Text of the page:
I often hear criminal attorneys say that they always have a good chance to win state criminal cases, but they are almost never able to win in federal criminal cases. The idea seems to be that federal agencies spend a lot more time and effort preparing and gathering evidence against the accused than do state officials. I have found that this logic is also applicable in the non-criminal tax arena as well. Case in point: Hanson vs. Texas Department of Revenue.
Facts & Procedural On Hanson’s Case
Hanson was the president of Internet Commerce and Communication Corporation (ICC). The State of Texas had assessed delinquent withholding taxes against ICC for failure to pay $43 thousand dollars in Texas taxes. ICC filed for bankruptcy and there were not enough assets in the bankruptcy estate to satisfy the Texas tax. The State of Texas then imposed a penalty on Hanson equal to 150% of the delinquent taxes of ICC.
The applicable Texas statute reads as follows:
[With an exception not relevant here] any director or officer of a corporation … in the process of dissolution or which has been dissolved who distributes the … fund in his control without having first paid any taxes covered by this article due from such … corporation … shall be personally liable to the extent of the property so distributed for any unpaid taxes of the … corporation … covered by this article which may be assessed within the [statutory time limits].
C.R.S. § 39-21-116(2) (2005).
In addition to the personal liability provided in section 39-21-116, all officers of a corporation … required to collect, account for, and pay over any tax administered by this article who willfully fail to collect, account for, or pay over such tax or who willfully attempt in any manner to evade or defeat any such tax, or the payment thereof, are subject to, in addition to other penalties provided by law, a penalty equal to one hundred fifty percent of the total amount of the tax not collected, accounted for, paid over, or otherwise evaded. An officer of a corporation … shall be deemed to be subject to this section if the corporation … is subject to filing returns or paying taxes administered by this article and if such officers of corporations … voluntarily or at the direction of their superiors assume the duties or responsibilities of complying with the provisions of any tax administered by this article on behalf of the corporation….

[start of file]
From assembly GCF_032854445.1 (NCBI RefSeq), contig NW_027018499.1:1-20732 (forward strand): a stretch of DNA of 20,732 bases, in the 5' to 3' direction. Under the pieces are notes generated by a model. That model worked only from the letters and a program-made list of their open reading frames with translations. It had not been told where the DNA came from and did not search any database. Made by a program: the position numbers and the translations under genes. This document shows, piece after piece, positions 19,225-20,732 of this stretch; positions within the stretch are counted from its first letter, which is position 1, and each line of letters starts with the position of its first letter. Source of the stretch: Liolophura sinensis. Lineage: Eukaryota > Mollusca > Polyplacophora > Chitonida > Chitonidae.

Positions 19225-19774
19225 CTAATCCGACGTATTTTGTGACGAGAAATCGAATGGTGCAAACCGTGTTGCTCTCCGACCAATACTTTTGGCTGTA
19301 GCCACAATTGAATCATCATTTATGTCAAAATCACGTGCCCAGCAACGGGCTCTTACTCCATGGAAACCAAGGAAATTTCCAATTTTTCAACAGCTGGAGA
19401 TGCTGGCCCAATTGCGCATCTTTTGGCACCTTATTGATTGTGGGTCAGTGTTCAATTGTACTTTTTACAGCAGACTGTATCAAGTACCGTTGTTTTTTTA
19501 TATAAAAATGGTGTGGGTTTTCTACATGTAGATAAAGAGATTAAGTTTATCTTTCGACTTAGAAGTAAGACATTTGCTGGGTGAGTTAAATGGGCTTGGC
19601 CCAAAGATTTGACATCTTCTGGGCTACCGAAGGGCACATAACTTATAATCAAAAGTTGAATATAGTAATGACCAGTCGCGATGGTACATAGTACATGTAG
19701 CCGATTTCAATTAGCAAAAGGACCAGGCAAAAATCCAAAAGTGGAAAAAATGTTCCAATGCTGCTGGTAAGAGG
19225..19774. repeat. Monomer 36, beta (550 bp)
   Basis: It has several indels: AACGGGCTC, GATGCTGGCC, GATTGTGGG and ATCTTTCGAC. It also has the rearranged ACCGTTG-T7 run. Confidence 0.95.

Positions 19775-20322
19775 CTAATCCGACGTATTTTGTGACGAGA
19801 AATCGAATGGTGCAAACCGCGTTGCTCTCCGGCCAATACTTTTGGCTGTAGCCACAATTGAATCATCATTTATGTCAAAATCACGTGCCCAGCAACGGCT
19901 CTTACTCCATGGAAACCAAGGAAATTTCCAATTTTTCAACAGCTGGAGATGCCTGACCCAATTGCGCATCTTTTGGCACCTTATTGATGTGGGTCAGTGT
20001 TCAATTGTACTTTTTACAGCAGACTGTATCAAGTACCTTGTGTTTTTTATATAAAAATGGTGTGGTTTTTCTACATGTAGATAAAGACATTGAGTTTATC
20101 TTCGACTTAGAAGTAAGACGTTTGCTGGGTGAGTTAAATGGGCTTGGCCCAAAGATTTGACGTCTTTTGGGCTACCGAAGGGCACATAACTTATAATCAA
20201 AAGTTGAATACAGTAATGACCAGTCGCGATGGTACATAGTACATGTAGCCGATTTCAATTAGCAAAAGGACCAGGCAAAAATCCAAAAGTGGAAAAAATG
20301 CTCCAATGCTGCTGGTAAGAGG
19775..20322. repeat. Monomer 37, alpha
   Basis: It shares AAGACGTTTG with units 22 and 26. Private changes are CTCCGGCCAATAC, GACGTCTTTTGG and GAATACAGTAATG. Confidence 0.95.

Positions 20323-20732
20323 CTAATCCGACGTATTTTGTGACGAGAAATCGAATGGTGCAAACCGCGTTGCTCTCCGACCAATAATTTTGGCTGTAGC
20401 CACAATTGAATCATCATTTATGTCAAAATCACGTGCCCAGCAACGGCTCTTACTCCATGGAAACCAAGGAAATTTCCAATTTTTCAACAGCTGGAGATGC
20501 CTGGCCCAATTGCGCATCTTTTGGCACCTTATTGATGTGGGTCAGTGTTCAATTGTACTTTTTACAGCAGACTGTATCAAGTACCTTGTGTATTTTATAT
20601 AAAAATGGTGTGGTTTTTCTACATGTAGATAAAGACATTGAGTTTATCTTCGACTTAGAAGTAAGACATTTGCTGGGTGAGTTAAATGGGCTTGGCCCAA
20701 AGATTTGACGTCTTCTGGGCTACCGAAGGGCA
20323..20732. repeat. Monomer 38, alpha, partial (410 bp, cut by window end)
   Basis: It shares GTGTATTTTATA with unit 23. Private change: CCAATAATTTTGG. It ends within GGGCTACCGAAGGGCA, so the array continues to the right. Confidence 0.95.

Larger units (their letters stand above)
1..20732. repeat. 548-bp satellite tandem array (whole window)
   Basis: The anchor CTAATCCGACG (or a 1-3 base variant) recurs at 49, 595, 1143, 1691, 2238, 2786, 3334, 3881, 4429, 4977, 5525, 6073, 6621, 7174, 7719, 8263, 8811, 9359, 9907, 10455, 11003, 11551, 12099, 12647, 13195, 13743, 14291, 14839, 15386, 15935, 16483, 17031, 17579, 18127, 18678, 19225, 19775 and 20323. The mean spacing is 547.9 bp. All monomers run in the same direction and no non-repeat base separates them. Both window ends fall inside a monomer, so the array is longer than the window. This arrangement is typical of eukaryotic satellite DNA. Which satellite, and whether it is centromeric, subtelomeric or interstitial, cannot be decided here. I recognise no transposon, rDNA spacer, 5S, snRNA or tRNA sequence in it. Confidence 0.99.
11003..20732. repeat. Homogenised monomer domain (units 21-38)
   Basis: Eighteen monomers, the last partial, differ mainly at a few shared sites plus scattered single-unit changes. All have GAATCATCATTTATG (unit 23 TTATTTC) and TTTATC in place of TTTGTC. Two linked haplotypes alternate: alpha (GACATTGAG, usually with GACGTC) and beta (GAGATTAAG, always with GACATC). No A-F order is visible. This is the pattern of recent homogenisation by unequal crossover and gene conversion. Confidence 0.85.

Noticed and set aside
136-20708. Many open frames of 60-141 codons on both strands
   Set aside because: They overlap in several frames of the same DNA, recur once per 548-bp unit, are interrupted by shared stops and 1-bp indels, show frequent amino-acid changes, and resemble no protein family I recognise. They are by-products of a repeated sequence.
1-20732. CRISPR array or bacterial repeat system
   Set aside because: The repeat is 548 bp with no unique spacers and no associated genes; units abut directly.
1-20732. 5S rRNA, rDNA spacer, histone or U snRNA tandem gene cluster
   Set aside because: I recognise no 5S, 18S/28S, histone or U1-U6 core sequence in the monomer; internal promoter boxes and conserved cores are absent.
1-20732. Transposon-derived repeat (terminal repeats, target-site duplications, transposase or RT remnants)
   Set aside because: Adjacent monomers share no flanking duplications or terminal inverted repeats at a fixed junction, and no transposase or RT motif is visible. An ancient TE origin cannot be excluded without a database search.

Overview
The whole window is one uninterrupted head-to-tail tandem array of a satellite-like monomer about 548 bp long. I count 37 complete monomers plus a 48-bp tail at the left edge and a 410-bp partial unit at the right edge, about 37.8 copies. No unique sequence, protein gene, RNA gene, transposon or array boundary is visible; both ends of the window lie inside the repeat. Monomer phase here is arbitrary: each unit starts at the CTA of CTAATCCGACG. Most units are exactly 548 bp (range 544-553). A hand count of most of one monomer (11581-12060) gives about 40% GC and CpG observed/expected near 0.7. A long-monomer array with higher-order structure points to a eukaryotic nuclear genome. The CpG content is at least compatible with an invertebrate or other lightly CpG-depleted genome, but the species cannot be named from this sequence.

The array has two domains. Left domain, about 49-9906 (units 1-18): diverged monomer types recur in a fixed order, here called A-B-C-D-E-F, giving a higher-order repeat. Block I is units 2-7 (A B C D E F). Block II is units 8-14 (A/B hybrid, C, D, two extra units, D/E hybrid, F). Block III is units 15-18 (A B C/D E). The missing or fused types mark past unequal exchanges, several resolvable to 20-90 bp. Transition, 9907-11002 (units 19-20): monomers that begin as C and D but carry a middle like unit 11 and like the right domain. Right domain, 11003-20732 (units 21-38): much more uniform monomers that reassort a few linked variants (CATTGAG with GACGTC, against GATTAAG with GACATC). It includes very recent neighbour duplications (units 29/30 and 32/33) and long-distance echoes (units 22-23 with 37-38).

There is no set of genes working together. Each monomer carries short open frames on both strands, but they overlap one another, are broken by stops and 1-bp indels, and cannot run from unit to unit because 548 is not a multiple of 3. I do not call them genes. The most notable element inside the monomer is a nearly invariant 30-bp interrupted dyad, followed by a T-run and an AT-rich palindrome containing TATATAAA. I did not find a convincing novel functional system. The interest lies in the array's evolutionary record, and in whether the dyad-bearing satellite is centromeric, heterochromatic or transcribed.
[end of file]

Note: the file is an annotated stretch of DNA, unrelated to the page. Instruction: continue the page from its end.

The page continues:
C.R.S. §39-21-116.5 (2005).
It was the State of Texas’s position that this penalty could be imposed on any corporate officer regardless of whether the officer was responsible for or had the ability to ensure that the tax payments were timely remitted.
The court ruled that, as outlined in the statute, the penalty only applies to offers who are responsible for tax compliance and who willfully fail to collect, account for and pay over the tax.
Hanson was lucky in that the State of Texas did not adequately prepare their case for court, as they failed to present any evidence as to what Hanson’s role was as president of ICC. It appears that the State of Texas merely relied on the fact that Hanson was the president of the corporation to support their case that he was responsible for ICC’s tax compliance.
The result would have been the same under the federal rules, because the law is clear that the equivalent penalty at the federal level is only to be imposed on “responsible persons” (the Section 6672 trust fund recovery penalty is the equivalent penalty at the federal level).
What is different is that the IRS attorney would have at least been prepared to put on their case in court. I am not aware of a single case where the IRS attorney failed to prepare a trust fund recovery penalty case such that they put on no evidence of the taxpayer’s role in the corporation.
That is not to say that IRS attorneys do no lose cases, as they do. It is just to say that they typically do not lose for want of putting on basic evidence in support of their position.